As we look at accounts of Solomon’s wisdom, there’s an interesting account in 2 Chronicles 9, about the “queen of Sheba” (possibly modern-day Ethiopia or Arabia) visiting Solomon. We don’t have her name, but she seems to have been doing well, bringing many gifts to Solomon.
Here’s how that chapter starts out:
When the queen of Sheba heard of Solomon’s fame, she came to Jerusalem to test him with hard questions. Arriving with a very great caravan—with camels carrying spices, large quantities of gold, and precious stones—she came to Solomon and talked with him about all she had on her mind.
2 Chronicles 9:1 NIV
When someone starts to accumulate real wisdom, great wealth, or fame, this draws attention. Even outside of the church, we know names like Elon Musk (whose tweets can send investments soaring or plummeting), E.F. Hutton, or Charles Schwab. Business leaders go to elite schools to learn how to do better, and military generals study past leaders to understand how to be victorious.
I like that the queen here didn’t present softball questions to Solomon. It doesn’t sound like she was given a note card with pre-defined questions or a list of approved topics to talk to him about. Different translations refer to her investigation as “hard questions”, “difficult questions”, or “riddles”. These were mysteries; perhaps those that she had sought the answers to for a long time (and maybe where none of her other advisors could help).
After all, how much do we learn when we ask questions that we already know the answers to? At best, we might discover where we are wrong (which is OK), but if we never tackle the most challenging topics (with love for others, an open mind to find the truth, and patience to learn), we’re destined to remain less knowledgeable than we could be if we were bold and brave.
It appears that the queen was not disappointed, though:
Solomon answered all her questions; nothing was too hard for him to explain to her.
2 Chronicles 9:2 NIV
Despite the difficulty of these challenging questions, they weren’t an obstacle for Solomon, thanks to God’s gift of wisdom to him.
Remember Nebuchadnezzar’s dream in Daniel chapter 2, which his (Nebuchadnezzar’s) other advisors couldn’t interpret because he wouldn’t tell them what it was (Daniel 2:1-13)? There is wisdom, knowledge, and understanding that can only come from God. In fact, Daniel, who was given the content and interpretation of the king’s dream by God, said as much in Daniel 2:27-28.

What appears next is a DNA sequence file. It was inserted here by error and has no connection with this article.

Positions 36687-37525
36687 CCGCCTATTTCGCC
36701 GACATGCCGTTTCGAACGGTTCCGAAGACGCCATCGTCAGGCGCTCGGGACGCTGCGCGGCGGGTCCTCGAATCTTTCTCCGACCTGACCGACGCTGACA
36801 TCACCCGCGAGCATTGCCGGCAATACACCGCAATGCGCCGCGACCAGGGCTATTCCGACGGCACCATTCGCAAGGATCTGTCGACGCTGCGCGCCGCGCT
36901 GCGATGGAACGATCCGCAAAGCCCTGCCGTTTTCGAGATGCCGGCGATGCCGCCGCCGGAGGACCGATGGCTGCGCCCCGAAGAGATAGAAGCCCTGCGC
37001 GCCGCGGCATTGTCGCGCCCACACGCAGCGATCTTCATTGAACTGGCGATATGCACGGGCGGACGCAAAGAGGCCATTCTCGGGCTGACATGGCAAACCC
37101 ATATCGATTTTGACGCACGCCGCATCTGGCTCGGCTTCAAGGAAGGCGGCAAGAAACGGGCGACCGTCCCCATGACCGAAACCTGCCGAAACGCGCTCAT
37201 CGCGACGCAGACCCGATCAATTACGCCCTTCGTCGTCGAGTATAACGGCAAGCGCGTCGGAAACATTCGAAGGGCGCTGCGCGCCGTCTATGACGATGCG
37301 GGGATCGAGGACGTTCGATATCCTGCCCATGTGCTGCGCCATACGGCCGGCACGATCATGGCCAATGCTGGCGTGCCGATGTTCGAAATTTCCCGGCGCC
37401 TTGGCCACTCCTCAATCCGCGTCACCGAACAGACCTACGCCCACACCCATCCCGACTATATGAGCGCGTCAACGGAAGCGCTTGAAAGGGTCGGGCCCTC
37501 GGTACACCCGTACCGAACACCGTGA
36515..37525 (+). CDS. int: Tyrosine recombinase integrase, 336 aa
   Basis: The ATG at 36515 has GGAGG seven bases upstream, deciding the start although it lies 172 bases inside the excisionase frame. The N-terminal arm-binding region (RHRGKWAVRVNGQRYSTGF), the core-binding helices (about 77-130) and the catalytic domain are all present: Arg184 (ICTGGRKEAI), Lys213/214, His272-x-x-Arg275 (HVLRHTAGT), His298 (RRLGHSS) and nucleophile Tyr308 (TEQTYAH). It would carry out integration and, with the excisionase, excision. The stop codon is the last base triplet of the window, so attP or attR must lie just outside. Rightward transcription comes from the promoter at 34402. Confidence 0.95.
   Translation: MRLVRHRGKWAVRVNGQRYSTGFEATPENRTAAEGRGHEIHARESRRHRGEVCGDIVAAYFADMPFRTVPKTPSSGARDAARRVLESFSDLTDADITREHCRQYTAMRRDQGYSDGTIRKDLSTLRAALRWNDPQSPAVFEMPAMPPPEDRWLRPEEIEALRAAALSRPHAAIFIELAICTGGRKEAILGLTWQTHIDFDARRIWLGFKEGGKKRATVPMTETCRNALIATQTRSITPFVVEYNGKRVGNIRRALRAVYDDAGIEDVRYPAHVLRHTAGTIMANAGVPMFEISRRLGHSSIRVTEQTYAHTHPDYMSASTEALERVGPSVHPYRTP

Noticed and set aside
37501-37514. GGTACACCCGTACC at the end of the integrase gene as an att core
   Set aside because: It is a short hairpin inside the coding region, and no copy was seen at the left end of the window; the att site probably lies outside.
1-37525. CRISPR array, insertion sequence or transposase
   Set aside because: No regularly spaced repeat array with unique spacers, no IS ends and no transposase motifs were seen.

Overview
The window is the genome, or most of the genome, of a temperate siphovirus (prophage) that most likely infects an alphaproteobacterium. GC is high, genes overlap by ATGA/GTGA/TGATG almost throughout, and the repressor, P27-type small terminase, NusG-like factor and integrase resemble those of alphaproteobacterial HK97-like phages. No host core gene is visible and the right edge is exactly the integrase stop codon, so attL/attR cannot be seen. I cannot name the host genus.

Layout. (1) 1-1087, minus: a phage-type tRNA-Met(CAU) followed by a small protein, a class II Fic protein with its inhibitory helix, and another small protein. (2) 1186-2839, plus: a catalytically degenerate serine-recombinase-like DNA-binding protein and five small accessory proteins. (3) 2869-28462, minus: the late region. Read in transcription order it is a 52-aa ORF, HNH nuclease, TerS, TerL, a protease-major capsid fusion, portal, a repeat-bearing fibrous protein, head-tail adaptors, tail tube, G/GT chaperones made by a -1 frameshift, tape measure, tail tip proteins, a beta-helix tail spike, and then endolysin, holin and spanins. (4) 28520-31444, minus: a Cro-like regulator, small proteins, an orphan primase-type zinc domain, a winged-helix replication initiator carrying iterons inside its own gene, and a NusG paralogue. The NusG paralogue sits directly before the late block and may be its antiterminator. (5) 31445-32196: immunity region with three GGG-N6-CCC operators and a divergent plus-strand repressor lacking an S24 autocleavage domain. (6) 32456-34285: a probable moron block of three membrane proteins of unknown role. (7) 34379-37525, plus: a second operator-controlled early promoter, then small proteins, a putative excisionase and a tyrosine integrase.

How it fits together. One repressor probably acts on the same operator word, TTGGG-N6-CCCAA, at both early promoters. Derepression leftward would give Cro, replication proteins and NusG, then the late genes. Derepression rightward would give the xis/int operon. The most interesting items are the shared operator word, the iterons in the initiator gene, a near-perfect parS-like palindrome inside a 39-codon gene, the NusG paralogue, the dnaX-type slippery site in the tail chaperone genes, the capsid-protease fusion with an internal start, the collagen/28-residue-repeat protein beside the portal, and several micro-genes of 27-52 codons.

Since (statistically), you probably aren’t a king or queen (and I’m definitely not), we must find a principle in these verses, though, rather than a model to copy exactly (i.e., with spices, gold, and gems).
Here’s what I think: When we run up against a situation like this, we have several choices:
- We can continue to look for the answer ourselves, even when we discover that it is humanly unknowable. Science and philosophy can teach us a lot of good things, but they also show us what we cannot know with our finite capabilities.
- We can make something up and stick to it, despite a lack of evidence. Being stubbornly wrong is even pretty fashionable in some circles.
- Or, we can seek out the truth from God, who knows all things.
As a result, if you feel stuck answering other people’s questions (or even the questions that you have yourself), I encourage you to consider two things:
- First, it’s OK to ask for God’s help. I guarantee that there are questions you and I are not smart enough to answer on our own. Even Socrates (as I understand it) realized that the first step to learning was to admit that one did not know the answer. After all, why seek out an answer if you’re not willing to admit that you don’t know it?
- Secondly, not every question has to be answered in the way that it was asked. Jesus did a great job of using even loaded questions (those that were meant to be traps) as a way of teaching. Sometimes, He answered with Scripture. Other times, He asked a different question. When you ask a question to God, He may answer a different question for you, while still giving you an answer (or helping you to learn to trust Him more about the remaining unknowns in your life).
So, ask for help in everything you do. Start your day out with a prayer to God, that He would help you excel in whatever the day holds: both those things that you expect to happen, and the opportunities that He provides unexpectedly. As you enter into the various events and conversations of your day, ask Him again for help. If you aren’t sure what God’s success story looks like for something that you encounter, ask for His direction. If you are led to do or to say something specific, ask God to show you how you can help excel at it. And, ask God to give you a peek at the work He is doing around you, as He achieves far more than you can do on your own.
Trust me: no question is too hard for God. He knows that we can’t handle all of the answers at once (being limited here on earth by the human condition), but you can literally ask Him anything.
From Sunday School lesson prepared for July 4, 2021
- The Lookout, July 4, 2021 © 2021 Christian Standard Media.
- Scripture taken from the Holy Bible, NEW INTERNATIONAL VERSION®, NIV® Copyright © 1973, 1978, 1984, 2011 by Biblica, Inc.® Used by permission. All rights reserved worldwide.